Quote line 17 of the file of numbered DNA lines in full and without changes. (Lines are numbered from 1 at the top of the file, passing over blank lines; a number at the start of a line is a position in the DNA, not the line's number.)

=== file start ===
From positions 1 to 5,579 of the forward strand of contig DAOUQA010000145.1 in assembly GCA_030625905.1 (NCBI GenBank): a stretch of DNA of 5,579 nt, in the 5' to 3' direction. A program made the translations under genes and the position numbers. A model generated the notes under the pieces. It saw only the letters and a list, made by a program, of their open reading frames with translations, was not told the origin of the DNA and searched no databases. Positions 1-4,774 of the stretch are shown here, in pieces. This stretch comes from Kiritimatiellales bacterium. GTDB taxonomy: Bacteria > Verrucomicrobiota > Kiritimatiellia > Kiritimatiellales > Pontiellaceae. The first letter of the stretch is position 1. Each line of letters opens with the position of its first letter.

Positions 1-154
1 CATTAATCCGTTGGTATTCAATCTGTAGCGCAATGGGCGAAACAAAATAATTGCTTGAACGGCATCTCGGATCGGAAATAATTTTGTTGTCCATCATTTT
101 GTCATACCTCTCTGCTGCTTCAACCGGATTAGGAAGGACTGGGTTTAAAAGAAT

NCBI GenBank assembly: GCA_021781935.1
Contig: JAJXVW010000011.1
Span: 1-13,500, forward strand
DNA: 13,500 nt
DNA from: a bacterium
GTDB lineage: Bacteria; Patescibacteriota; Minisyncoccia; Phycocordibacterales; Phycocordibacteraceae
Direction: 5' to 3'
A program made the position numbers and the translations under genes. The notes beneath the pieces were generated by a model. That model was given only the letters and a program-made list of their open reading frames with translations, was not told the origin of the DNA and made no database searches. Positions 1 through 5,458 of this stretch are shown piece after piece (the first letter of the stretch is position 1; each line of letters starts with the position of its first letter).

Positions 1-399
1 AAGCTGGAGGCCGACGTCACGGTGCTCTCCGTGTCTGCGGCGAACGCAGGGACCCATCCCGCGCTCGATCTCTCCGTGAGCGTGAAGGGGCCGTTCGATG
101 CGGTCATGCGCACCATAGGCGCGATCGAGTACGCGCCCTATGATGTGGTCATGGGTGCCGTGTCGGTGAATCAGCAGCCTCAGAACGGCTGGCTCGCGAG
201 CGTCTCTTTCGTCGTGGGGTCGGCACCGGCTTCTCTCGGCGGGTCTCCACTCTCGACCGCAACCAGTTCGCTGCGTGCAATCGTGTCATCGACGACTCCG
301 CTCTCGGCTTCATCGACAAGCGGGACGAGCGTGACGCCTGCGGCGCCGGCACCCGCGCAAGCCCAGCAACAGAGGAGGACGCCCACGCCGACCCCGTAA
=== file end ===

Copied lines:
301 CTCTCGGCTTCATCGACAAGCGGGACGAGCGTGACGCCTGCGGCGCCGGCACCCGCGCAAGCCCAGCAACAGAGGAGGACGCCCACGCCGACCCCGTAA